The deodorant experiment? In full swing.
Results so far? One hundred percent success.
When I decided to try making my own deodorant, I started at Crunchy Betty (which is rapidly becoming my default resource for all things natural and homemade). There are two deodorant recipes on Crunchy Betty: the original homemade deodorant, and the Not A Secret homemade deodorant, with a slightly longer ingredient list. I really liked the look of the second one, but didn’t have everything it called for (and was too impatient to order it), so I kind of combined the two. Also, I looked at the price of essential oils at Wholefoods one time and my mouth immediately dropped into an open-jaw position and was unable to close for several minutes, so I used an alternative method for adding fragrance.
In the end, my recipe looked like this (I’m almost certain):
- 1 1/2 Tbsp grated beeswax or beeswax beads
- 4 Tbs coconut oil
- 4 tsp corn starch
- 2 – 3 strips orange peel
- 1 Tbsp dried rosemary
I started by melting the coconut oil in a small saucepan, then adding the orange peel and rosemary. (These pictures show a lot more orange peel and rosemary than the recipe, but I think the scent is a little too strong, so I will reduce it to the amounts in the recipe next time.)
When the orange peel started to sizzle in the coconut oil, I removed it from the heat and let the orange and herbs infuse the oil for a while — about 20 or 30 minutes, you could go ahead and eat the naked orange while you’re waiting — then strained out the solids (a larger strainer definitely would have been useful here, but I saw it in the kids’ sandbox out the kitchen window and settled for this one).
I then returned my Orange-Rosemary infused coconut oil to a small saucepan and melted in the grated beeswax.
Once the beeswax was all melty, I whisked in the corn starch, then removed it from the heat to let it set up a bit.
When it was cooled slightly but definitely not solid, I poured it into my clean, empty deodorant container. This recipe filled it up to the very tip-top, so I carefully moved the container into the freezer to help it set up to a solid quickly.
Then I got impatient and removed it from the freezer just a few moments later, because the top looked solid and I wanted to smell it, at which point I dropped it on the kitchen floor and the not-solid inside splooshed all over the floor and cabinets. I’m not going to elaborate further, but let me just note that if this happens to you, it is wise to simply shrug your shoulders and clean up right away while everything is still liquid, because if you walk away to throw a tantrum and come back five minutes later to clean up, your penance for throwing a tantrum will be trying to clean the now-solid coconut oil beeswax from the tiny molding grooves in your cabinet doors.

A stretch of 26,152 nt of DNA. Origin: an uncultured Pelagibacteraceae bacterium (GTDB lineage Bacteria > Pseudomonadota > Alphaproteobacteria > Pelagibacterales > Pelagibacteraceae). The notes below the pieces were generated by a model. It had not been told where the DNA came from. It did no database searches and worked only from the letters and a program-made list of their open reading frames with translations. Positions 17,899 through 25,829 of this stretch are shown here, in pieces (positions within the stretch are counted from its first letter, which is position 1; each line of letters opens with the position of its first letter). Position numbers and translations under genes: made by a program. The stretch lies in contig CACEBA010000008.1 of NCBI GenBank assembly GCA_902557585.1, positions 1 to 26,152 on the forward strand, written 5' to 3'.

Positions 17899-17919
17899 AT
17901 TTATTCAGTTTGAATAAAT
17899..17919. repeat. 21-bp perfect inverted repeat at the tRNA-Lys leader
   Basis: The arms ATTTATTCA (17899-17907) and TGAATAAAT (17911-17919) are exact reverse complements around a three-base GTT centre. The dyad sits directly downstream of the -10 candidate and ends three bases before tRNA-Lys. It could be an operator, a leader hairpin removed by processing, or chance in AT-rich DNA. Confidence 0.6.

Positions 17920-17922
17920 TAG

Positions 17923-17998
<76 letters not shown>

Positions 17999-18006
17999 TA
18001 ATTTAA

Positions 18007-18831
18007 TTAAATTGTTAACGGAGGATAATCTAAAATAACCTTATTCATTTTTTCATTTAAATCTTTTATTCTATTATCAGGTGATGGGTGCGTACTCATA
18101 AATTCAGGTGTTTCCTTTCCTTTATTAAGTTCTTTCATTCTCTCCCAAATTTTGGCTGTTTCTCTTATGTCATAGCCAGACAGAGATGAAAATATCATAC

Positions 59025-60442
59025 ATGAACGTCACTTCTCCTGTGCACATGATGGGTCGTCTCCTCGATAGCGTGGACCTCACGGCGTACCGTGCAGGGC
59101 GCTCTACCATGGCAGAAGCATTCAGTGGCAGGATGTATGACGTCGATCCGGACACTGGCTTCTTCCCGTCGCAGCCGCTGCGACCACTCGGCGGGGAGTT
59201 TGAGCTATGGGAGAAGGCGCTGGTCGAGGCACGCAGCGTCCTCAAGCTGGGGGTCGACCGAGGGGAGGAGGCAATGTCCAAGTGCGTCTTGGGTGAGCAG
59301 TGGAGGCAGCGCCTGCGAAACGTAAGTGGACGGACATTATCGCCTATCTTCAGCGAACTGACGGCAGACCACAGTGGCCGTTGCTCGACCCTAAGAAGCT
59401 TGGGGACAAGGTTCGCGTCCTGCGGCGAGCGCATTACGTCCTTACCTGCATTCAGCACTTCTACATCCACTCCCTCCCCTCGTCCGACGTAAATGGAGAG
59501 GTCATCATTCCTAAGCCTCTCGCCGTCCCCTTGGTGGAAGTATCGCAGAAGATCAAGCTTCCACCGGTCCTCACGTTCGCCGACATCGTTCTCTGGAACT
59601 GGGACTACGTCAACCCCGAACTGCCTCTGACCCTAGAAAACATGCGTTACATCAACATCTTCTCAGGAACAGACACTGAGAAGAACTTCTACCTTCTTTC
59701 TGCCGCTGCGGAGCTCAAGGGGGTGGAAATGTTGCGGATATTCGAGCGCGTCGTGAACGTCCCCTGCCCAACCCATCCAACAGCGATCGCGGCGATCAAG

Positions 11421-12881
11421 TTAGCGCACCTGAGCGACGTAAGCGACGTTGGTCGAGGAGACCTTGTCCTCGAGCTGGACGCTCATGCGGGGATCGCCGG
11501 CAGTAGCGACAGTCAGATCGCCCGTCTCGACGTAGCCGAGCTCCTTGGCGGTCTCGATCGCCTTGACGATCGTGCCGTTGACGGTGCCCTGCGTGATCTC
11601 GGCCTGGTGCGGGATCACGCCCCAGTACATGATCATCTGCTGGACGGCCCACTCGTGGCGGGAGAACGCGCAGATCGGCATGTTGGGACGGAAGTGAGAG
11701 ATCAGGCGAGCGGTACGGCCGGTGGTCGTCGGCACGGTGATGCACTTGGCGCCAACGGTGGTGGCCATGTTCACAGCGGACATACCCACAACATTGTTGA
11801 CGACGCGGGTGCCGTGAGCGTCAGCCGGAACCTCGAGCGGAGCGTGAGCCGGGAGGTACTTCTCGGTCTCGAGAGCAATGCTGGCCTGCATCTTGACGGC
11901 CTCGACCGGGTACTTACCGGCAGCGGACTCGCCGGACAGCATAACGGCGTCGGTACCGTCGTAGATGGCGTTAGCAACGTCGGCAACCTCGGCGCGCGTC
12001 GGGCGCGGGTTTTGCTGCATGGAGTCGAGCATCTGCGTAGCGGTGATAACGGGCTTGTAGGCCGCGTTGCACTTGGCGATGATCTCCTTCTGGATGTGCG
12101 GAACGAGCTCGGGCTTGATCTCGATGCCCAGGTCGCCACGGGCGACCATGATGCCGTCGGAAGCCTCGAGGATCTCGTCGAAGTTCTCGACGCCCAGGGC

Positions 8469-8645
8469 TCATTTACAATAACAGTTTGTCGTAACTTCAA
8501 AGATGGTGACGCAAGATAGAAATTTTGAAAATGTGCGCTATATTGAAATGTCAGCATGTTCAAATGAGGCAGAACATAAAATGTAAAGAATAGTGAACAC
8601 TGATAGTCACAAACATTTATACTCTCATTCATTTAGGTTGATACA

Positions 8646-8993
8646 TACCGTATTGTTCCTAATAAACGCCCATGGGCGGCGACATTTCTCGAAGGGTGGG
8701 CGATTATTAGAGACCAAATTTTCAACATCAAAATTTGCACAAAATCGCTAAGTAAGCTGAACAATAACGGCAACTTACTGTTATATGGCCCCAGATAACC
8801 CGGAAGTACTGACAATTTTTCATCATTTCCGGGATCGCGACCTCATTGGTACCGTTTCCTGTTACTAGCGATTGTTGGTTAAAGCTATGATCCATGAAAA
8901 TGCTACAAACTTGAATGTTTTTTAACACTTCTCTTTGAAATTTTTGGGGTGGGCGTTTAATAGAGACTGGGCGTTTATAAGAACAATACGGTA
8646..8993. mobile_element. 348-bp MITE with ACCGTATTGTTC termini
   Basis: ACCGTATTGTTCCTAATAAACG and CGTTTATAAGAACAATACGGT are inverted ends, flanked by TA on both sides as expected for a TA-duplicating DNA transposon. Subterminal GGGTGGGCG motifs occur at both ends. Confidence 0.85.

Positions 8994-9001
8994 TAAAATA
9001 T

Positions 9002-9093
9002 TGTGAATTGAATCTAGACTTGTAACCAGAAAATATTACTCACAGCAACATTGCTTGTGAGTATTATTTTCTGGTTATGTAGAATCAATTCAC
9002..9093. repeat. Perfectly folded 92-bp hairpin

Then I started over, and ended up with this:
And it works! It stays solid in the cupboard, but softens nicely as soon as you use it. It does not feel at all sticky when on (my biggest complaint with the “natural” aluminum-free deodorants I’ve tried from stores) and I haven’t noticed any residue or stains on my clothes. I know the dead of winter in Saint Louis isn’t much of a proving ground for deodorant, but it seems to work as well as my old deodorant on distance runs. Although to be fair, we’ll have to have an update in July.
So why even bother making my own deodorant? If aluminum in deodorant really had the potential to contribute to chronic diseases like Altzheimer’s, it certainly wouldn’t be sold in a highly regulated country like the United States, right? I mean, that would be like allowing widespread use of genetically engineered foods without first doing any sort of research to rule out the potential to contribute to intestinal problems and food allergies, or like letting doctors use a neat new x-ray technology to examine babies in utero without first considering the possibility of serious consequences like birth defects. Oh… wait.
Seriously, I have no idea if aluminum in deodorant is dangerous. But I do know that in the last fifty years we have introduced hundreds and thousands of brand new never-before-used-on-humans chemicals and materials into our immediate environments (and bodies) and we simply do not know if or what the long term consequences of their use might be. And I know that when I have the option, I feel better not giving those unknowns immediate access to my lymph nodes.
But if you know me, and I smell bad, please write me a little note or something. I’m open to experimenting with more recipes.
**UPDATE** See this post for an update from the midst of a July heatwave…